I got here on Monday night. The reasons: to meet people, educate myself, and to support my wife Marta, who organised a seminar on ecological consequences of climate change. On my way here I thought of all the vicious comments I read recently on internet (including the COP15 website) in relation to the email leak from the UEA. It’s a strange feeling to be aware that the emails’ contents do not mean anything important, and at the same time to see the damage done.
The seminar took place on Tuesday on the ship where the Norwegian delegation hangs out. Then, during lunch, we got verbally abused by the restaurant’s staff. We were told we are scammers who make up myths and travel around the world wasting public money. I see this as a direct consequence of the abuse of UEA’s emails and it really made me think about the differences in people’s perception of the world. Here I am, convinced that the Earth is changing dangerously and something needs to be done urgently. Here is my waiter, who thinks I am getting rich through some well coordinated international scam. Or maybe he doesn’t think that much and just finds pleasure in jumping on the bandwagon started by climate change deniers? It’s justifiable. First somebody breaks the law by stealing correspondence, and then twists its contents causing further damage, and then the press picks the message up without critical thinking or noticing that they participate in crime. I guess that could act as a message that a little abuse on climate change scientists is never a bad thing?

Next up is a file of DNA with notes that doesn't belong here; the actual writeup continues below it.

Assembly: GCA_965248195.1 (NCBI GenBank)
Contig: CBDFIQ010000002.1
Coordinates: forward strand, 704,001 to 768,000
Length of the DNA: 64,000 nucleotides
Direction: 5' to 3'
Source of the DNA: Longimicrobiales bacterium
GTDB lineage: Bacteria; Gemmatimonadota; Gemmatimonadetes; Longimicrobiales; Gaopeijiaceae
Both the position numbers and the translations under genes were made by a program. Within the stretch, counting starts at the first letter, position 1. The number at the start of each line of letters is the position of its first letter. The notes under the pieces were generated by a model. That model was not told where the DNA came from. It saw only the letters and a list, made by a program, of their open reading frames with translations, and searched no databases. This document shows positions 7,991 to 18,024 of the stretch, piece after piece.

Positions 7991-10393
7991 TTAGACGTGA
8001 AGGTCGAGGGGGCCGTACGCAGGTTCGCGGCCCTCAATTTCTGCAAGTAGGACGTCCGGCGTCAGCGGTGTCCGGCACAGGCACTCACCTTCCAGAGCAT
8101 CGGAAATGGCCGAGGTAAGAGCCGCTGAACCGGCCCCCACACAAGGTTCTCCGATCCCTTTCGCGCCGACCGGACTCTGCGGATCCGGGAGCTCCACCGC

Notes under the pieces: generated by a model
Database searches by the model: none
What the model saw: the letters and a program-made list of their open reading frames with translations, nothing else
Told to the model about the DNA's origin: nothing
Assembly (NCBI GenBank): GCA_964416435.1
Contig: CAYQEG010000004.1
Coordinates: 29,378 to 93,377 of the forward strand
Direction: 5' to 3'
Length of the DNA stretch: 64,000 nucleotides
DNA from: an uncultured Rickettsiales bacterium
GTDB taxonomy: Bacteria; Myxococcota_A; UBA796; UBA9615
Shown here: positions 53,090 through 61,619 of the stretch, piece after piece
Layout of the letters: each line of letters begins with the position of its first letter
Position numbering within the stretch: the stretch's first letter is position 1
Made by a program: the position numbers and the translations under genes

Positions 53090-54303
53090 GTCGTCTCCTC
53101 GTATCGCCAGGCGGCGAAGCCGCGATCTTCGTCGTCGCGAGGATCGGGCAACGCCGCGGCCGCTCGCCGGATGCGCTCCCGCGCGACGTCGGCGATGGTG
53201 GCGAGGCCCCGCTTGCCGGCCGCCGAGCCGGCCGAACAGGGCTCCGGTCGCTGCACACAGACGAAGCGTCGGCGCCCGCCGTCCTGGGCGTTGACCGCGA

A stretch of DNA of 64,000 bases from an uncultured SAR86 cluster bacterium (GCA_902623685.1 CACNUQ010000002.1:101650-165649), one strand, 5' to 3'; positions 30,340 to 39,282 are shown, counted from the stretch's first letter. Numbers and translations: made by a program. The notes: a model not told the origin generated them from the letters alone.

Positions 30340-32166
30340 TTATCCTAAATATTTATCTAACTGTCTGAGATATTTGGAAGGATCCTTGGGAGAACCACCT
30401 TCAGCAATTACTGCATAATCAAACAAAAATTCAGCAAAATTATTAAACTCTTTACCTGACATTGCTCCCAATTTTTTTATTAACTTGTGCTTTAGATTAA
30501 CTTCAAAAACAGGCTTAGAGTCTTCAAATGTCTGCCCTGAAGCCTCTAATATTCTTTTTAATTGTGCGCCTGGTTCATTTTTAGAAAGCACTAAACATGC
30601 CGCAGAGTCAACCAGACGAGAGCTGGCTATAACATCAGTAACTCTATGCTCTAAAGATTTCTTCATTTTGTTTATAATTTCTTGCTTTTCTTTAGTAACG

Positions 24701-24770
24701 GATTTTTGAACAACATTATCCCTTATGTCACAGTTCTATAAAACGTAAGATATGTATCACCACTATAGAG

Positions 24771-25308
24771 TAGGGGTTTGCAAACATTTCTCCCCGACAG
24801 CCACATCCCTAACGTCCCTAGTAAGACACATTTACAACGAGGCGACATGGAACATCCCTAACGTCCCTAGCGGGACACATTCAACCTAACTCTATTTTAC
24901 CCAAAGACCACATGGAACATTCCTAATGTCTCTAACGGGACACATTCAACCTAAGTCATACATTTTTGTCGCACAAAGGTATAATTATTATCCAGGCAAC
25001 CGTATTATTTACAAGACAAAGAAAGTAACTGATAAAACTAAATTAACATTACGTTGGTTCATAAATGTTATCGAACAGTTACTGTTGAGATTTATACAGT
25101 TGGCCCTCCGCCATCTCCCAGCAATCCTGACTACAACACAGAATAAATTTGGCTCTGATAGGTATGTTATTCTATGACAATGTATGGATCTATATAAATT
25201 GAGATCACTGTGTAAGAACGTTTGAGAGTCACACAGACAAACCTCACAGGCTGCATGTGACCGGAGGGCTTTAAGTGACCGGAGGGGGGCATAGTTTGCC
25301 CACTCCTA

Soon after I have learned that our colleague Fabiane Oliveira died after getting very sick in Gabon’s forests. She was trying to clarify a few important bits of the puzzle. How do you compare this to sitting comfortably in front of the computer for the purpose of stealing other’s emails and smear campaigning?
So at the end of Tuesday I found myself overwhelmed by a mixture of sorrow and dismay.
When I finally made it to the conference, I started to be aware of two more parallel worlds. At the first glance the conference site looks like some kind of youth summit. In certain areas the average age is around 16. I was struck by how this huge crowd of young, happy and idealistic observers functions without connection to the much smaller group of negotiators, who draft the text in secrecy. I also feel very disjointed from the ‘core’ of the action; especially after I’ve learned that I am not allowed to get my hands on the drafted REDD text! But hey, who could really follow it all anyway?
While I am writing this the three speakers of the Tuesday’s seminar are being interviewed at the conference site and I am glad that bits of pure ecology find their way into the conference. So, mission accomplished, and now I can focus on meeting people and attending side events. I already came across a few people keen to discuss topics related to my remote sensing work. I think that after a rough beginning the conference will be gentler with me. Let’s hope the negotiators will also have some satisfaction from achieving a decent progress.
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